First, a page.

Hold an annual SOP review 

An effective way to get feedback for SOP creation and updates is by speaking to employees directly.  Malinowski used this approach to learn how SOPs could shorten his employee training program from its original length of three to four weeks. “Once we implemented training SOPs by interviewing our employees, the [training] process was much more streamlined and ended up being closer to 2 weeks,” Malinowski said. 

Interviewing employees before implementing an SOP training program is great, but continuing to follow up with them annually is just as important for continuous productivity. Formalize your document maintenance system by holding an annual review of SOPs with all stakeholders. Use this time to interview your employees again, this time with the goal of better understanding how SOPs are currently being used and what content would make them more valuable. Some examples of questions you can use are: 

  • How are our existing SOPs helping you execute [process]? 
  • Does the SOP for [process] cover all the steps necessary for you to get the job done correctly today? 
  • Do you follow a workflow not listed in the SOP to get processes done faster? 
  • Are there any shortcuts or tools that can benefit the existing SOP for [process]? 
  • Have you run into any broken links, incorrect information, or outdated product and company messaging in any of the SOPs you’ve used? 

When gathering feedback from managers and team leaders, you can structure the questions to focus on outcomes and performance standards that need to be met. You can ask these stakeholders if existing processes positively impact growth, revenue, or customer relationships. If you hear that your SOPs are giving a negative or negligible contribution, then you know it’s a good time to restructure them.

Tools to help keep your SOPs up to date

Depending on the nature of your company, you’re easily dealing with hundreds of processes to document, edit and communicate to different people in different roles. Planning and writing SOPs is a task in itself, and then comes the detail-oriented work of following up with employees and conducting audits of documents at scale. Manually, this adds up to a lot of hours.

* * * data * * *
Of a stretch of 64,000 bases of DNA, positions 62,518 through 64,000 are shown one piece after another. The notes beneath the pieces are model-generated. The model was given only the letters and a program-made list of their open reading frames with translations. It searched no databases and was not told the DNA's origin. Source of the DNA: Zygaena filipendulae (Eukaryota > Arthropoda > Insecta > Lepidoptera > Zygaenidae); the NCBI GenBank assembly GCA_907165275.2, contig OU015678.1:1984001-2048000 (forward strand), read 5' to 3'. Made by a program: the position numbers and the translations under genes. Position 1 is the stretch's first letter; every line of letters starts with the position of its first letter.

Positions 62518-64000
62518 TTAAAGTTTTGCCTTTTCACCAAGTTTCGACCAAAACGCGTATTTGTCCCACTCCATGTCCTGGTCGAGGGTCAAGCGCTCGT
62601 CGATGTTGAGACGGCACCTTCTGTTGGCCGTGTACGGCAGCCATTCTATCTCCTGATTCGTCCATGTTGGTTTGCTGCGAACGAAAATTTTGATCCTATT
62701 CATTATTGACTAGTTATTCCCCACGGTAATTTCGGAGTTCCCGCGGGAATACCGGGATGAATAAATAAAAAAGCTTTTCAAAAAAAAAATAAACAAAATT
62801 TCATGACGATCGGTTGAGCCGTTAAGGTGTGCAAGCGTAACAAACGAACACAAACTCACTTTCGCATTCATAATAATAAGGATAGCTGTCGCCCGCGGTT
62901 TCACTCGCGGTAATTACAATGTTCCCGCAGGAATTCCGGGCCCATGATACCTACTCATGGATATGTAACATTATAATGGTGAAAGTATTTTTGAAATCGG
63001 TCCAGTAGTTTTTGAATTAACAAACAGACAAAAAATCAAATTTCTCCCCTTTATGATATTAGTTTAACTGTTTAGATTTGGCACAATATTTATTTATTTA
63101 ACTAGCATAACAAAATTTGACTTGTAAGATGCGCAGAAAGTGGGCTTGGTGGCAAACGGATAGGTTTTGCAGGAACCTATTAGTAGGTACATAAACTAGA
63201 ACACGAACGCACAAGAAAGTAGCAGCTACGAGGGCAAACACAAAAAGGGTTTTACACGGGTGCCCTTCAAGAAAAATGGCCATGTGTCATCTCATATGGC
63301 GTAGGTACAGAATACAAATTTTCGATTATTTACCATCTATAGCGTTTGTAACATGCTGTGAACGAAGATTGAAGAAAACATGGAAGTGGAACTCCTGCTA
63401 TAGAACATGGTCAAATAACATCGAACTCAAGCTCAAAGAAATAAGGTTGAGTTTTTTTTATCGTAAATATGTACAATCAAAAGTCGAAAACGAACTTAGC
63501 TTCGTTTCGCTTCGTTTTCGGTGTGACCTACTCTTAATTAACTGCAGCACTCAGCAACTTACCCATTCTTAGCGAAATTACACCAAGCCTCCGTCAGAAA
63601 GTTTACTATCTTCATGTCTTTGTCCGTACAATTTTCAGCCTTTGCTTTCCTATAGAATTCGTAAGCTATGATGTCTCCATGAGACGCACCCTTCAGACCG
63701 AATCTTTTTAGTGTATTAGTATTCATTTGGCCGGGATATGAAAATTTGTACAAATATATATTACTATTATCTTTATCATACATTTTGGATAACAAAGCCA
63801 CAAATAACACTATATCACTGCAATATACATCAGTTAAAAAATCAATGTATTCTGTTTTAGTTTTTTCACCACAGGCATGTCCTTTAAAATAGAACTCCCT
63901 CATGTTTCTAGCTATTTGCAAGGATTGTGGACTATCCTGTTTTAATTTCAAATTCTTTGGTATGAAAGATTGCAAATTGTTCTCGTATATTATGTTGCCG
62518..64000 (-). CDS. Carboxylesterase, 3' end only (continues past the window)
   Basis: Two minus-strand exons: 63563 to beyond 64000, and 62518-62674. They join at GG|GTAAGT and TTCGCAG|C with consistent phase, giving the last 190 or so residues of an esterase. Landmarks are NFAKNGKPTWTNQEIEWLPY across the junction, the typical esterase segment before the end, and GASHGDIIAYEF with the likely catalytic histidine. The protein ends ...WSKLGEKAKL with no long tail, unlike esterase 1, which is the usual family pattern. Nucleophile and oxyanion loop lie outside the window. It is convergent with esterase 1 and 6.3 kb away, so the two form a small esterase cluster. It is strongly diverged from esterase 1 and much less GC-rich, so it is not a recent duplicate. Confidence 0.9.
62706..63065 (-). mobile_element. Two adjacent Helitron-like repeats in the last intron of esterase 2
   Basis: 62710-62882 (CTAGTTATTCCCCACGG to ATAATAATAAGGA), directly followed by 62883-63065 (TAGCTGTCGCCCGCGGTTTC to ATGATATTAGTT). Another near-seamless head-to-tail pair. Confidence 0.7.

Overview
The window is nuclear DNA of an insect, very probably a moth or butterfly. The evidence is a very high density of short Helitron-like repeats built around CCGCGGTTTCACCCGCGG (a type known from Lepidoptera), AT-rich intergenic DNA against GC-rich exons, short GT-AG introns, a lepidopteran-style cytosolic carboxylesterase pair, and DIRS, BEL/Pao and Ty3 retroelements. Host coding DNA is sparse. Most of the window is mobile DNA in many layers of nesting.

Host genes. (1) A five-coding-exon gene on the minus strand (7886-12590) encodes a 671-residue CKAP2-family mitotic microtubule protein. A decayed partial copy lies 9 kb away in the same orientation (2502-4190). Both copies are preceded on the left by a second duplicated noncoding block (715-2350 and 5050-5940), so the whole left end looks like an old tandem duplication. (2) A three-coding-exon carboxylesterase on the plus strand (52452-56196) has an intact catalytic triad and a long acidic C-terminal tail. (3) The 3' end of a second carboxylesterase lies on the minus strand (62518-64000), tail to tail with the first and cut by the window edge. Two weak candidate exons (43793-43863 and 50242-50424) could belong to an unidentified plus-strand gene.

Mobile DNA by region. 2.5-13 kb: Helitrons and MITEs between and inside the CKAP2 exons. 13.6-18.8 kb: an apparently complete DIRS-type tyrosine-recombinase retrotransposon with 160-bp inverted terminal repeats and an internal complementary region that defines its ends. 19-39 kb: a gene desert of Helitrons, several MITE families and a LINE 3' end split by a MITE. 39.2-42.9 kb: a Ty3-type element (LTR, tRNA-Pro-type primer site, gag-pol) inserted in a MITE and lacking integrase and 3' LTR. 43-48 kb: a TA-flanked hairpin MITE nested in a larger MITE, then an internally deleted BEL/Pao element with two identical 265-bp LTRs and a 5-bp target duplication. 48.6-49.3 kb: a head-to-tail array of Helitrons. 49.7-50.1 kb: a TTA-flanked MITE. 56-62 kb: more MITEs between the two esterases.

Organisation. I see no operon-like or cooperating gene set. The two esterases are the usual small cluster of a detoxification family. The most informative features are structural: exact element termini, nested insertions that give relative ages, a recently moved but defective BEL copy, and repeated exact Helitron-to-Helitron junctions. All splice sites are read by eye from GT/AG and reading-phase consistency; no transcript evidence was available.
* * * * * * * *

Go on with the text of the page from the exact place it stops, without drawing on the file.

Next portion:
Although SOPs are critical to workplace productivity, they shouldn’t have to away from your primary responsibilities. 

With the right software, you can reduce time spent managing the creation of SOPs, the delegation of responsibilities and monitoring of results. Here are a few tools that are used at different stages of the SOP lifecycle:

  • Automate review tasks with JobRouter: Create document maintenance workflows and automate tasks to conveniently manage communication with SOP authors, editors, and approvers.

  • Create editable visual SOPs with Scribe: Automatically turn screen recordings into shareable and easy-to-edit step-by-step walkthroughs equipped with screenshots, a rich text editor and features to add tips and reminders for more context.

  • Collaborate with SOP stakeholders using ProcedureFlow: Manage SOP collaboration and editing with built-in approval systems, change notifications, and change history.

  • Centralize and organize SOPs with Notion: Customize company wikis and databases to centralize your SOPs into a user-friendly format that’s easy to read and navigate. Embed links and even interactive SOP documents like Scribe’s into Notion pages for an intuitive reading experience.

  • Test SOP effectiveness with Kahoot: Create engaging learning games to test SOP knowledge and track results for an objective look at the effectiveness of your documents and how they’re being utilized. 

Effective SOPs call for consistency

Whether you’re creating SOPs, maintaining them, or using them, consistency is important if you want to see your efforts pay off. 

Incorporate the steps we outlined here into a plan that works best for your bandwidth and budget. This plan should outline short-term indicators that prove process adoption — like updates made within a period of time, a running document of feedback, or any noticeable patterns in the frequency of repeat questions and errors. 

A process-driven culture isn’t built immediately. But if you and your team start making incremental improvements to your communication processes, record-keeping, technology stacks and workflows, you’ll begin to notice less gaps between the documentation you have and the outcomes you want to meet.